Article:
“…essence of dialectical thinking is the ability to be self-critical. Being able to see that an idea you had or an activity you had engaged in which was correct at one stage can turn into its opposite at another stage; that whenever a person or an organization or a country is in crisis, it is necessary that to look at your own concepts and be critical of them because they may have turned into traps.” Grace Lee Boggs
July 11th, 2017
Shea HowellThere are no easy answers or quick fixes now. Each passing day it is clear that the institutions and shared practices that many of us called upon to make our world a little better are no longer capable of providing solutions. Instead they are supporting the brutality required to protect the property and privilege of the few.Consider the courts. Over the last few weeks we have seen police officers set free in spite of clear evidence they shot people to death without cause. It took uprisings, organizing, and courageous prosecutors to even bring police officers to trial for killing African Americans in plain sight. In every case there was overwhelming visual evidence that these individuals posed no threat or made any aggressive actions. Yet juries decided cops were justified in shooting people to death out of fear for their own lives.
We are also witnessing the transformation of the Supreme Court. Already dominated by right wing, conservative views, we now have a court backing power and corporate privilege. Its recent decision to uphold the President’s executive order restricting immigration was all the administration needed to move forward with discriminatory, senseless and brutal restrictions, targeting Muslims.
Courts have always been unreliable avenues for justice. The Supreme Court does not recognize the sanctity of human life. Historically it has placed property over people. In the Dred Scott case it defended slavery by defining human beings as property. Within a few short years it began defining corporations as people.
Over the last decade the Court has extended this doctrine of corporate personhood. While individual protests are limited, corporations are granted free speech to spend unlimited money in support of federal, state or local candidates. While Muslims are targeted, corporations are granted freedom of religion and the right to refuse to comply with federal mandates.
In the early years of the republic, the only right given corporations was the right to have their contracts respected by government. But the Civil War changed all that. As industry advanced and railroads spread, corporations needed ways to raise money and protect themselves from liabilities. As Columbia University professor Eben Moglen explains, the adoption of the 14th Amendment was a corporate boon.
“From the moment the 14th Amendment was passed in 1868, lawyers for corporations — particularly railroad companies — wanted to use that 14th Amendment guarantee of equal protection to make sure that the states didn’t unequally treat corporations.”
This provided the basis for the expansion of the idea that came to fruition in Citizen’s United where a divided Court decided 5-4 in 2010 to extend full First Amendment rights to corporations. For the first time corporations are able to spend as much money as they wish on candidates for public office.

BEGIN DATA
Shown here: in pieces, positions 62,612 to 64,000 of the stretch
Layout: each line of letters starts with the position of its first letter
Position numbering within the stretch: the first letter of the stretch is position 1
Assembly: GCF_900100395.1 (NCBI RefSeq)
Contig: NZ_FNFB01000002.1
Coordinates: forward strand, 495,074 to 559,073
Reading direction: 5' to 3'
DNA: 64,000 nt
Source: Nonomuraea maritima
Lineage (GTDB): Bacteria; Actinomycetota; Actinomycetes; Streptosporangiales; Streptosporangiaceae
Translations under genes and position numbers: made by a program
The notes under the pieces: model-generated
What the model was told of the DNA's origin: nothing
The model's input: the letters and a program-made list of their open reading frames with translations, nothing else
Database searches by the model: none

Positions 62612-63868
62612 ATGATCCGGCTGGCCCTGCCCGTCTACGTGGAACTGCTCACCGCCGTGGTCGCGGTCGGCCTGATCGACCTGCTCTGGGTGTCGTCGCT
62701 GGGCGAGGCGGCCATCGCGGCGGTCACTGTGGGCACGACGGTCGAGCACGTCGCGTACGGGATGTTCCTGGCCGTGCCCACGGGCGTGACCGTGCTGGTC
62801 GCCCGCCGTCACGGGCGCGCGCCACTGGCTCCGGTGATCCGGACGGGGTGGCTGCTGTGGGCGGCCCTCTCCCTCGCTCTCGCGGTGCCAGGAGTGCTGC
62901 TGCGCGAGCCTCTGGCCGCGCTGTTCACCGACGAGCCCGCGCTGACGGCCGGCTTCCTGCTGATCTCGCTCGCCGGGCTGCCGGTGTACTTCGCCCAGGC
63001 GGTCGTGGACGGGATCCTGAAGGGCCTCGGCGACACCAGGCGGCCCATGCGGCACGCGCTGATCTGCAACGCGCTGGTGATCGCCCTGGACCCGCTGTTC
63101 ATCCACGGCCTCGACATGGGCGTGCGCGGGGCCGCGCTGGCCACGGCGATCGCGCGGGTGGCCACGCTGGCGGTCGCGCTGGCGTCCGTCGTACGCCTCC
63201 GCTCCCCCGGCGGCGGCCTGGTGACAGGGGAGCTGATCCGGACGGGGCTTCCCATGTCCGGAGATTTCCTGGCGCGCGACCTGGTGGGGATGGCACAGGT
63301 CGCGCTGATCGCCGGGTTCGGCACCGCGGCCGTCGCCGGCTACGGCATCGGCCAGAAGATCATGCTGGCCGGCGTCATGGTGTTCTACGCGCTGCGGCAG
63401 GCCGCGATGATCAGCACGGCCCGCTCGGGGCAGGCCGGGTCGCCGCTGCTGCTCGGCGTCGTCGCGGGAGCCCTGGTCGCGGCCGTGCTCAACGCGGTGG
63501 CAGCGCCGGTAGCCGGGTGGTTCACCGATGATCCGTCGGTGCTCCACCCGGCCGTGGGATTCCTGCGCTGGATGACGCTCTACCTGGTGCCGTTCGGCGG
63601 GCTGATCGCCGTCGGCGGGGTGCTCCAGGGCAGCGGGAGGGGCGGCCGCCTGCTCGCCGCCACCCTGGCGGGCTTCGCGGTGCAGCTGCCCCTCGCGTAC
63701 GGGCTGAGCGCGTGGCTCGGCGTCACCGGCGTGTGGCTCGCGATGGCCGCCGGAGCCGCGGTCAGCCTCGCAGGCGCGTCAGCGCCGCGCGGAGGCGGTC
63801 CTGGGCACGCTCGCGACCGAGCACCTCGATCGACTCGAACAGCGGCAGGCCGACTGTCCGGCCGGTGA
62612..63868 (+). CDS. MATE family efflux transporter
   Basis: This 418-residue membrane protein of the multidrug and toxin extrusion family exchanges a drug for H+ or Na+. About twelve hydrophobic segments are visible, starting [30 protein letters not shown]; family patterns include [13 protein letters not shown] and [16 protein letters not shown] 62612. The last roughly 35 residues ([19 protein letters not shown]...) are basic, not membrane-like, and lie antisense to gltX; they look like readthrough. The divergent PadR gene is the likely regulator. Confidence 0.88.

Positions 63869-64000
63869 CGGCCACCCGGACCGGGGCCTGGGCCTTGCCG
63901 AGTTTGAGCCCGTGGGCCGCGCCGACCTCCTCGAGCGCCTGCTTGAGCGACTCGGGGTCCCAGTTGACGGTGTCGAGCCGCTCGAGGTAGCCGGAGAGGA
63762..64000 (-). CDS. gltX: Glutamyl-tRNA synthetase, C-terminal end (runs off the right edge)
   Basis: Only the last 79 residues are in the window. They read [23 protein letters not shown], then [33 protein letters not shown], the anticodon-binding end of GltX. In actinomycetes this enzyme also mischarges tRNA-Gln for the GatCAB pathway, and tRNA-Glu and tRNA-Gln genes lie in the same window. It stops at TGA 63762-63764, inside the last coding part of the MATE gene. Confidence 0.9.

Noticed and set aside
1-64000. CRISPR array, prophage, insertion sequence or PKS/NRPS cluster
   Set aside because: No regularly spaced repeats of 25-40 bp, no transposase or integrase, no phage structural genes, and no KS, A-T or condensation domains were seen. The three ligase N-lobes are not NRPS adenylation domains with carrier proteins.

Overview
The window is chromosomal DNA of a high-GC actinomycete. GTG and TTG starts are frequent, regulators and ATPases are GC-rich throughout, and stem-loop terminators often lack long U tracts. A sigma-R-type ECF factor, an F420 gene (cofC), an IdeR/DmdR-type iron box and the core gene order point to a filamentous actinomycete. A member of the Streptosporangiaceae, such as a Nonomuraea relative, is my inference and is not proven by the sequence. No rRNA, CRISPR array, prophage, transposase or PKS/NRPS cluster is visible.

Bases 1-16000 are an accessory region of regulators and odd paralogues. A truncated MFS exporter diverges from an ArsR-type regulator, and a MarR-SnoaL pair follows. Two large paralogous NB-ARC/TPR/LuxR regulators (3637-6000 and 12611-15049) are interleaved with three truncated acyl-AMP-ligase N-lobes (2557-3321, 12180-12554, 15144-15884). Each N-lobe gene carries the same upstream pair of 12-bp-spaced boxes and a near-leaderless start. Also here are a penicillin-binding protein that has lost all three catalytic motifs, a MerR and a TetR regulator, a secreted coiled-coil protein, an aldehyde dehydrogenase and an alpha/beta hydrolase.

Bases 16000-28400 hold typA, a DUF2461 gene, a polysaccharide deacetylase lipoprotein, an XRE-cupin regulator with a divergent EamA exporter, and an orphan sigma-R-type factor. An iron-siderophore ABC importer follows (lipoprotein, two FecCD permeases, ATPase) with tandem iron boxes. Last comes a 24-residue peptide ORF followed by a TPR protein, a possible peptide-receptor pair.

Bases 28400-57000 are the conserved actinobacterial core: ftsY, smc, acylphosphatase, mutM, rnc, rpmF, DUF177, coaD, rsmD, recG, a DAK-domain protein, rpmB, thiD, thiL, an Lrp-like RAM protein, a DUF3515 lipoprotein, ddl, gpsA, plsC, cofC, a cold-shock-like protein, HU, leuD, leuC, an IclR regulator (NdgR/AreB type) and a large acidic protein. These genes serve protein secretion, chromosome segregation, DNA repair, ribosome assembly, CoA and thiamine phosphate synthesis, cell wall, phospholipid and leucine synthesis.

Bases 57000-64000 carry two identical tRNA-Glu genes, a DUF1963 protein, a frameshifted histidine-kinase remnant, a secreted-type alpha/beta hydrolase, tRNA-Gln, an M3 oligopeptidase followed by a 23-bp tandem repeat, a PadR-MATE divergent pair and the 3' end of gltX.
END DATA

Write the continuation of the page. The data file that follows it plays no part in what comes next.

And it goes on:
During the height of the bankruptcy trials in Detroit we learned that courts are no friends of justice. Bankruptcy Judge Steven Rhodes said he had no power to protect people from irreparable harm from massive water shut-offs in spite of agreeing that many people would suffer. He said financial interests have to be protected. There was no law guaranteeing a right to water.
There was a law guaranteeing the right to a pension. In fact pensions were explicitly protected in the Constitution of the State of Michigan. The judge, however, said that law didn’t matter. Thus 80% of the Detroit Bankruptcy cost was borne by pensioners.
Further we learned that Free speech did not include imaginative public art and courageous acts of civil disobedience. These would be punished as harshly as possible, threatening people with prison and twisting laws to avoid even the possibility of basic justice.
We need to insist on basic human rights in the court system, but we should have no illusions about the real work ahead of us in creating new systems of just relationships that protect people and respect the earth.
Aurora Harris is a dynamic Michigan poet, educator and water-rights activist. She is co-founder of We The People and the host for The Broadside Lotus Press Poets Theater.
9 p.m. Friday, July 14, 2017
John R Stage
(On the sidewalk at the entrance to the Science Center on John R.
Rain venue: Detroit Film Theater DIA.)
WHAT WE’RE READING
Who Do We Choose to Be?: Facing Reality, Claiming Leadership, Restoring Sanity
Margaret J Wheatley
The Detroiters, a short film will premier at the DIA’s Detroit Film Theatre on July 22nd at 6pm
In 2016, Caldodecultivo, a Colombian artist collective, after being invited to Detroit by Ideas City and participating in a residency at Popps Packing, was moved to discover the true narrative of Detroit by documenting the work of spoken-word artists based in the city.
Following the screening, Caldodecultivo and the artists that appear in The Detroiters will discuss their work with the audience.
Detroit Poetry Society (Sheezy Bo Beezy, Domino LA3, Rocket(!!!)Man, Intellect, Gabrielle Knox), Deonte Osayande, Halima Cassells, Tawana “Honeycomb” Petty, Bryce Detroit, Sol’le, Billy Mark, Underground Resistance (John Woodward, Cornelius Harris, Mark Flash, BlakTony Horton, De’Sean Jones), Marsha Battle Philpot, MavOne
DIRECTED BY: CALDODECULTIVO
UNAI REGLERO, GABRIELA CÓRDOBA VIVAS y GUILLERMO CAMACHO.
MUSIC: UNDERGROUND RESISTANCE
The Detroiters will also screen at the 5th Annual Sidewalk Festival of Performing Arts in August.
|The James and Grace Lee Boggs Center to Nurture Community Leadership
3061 Field Street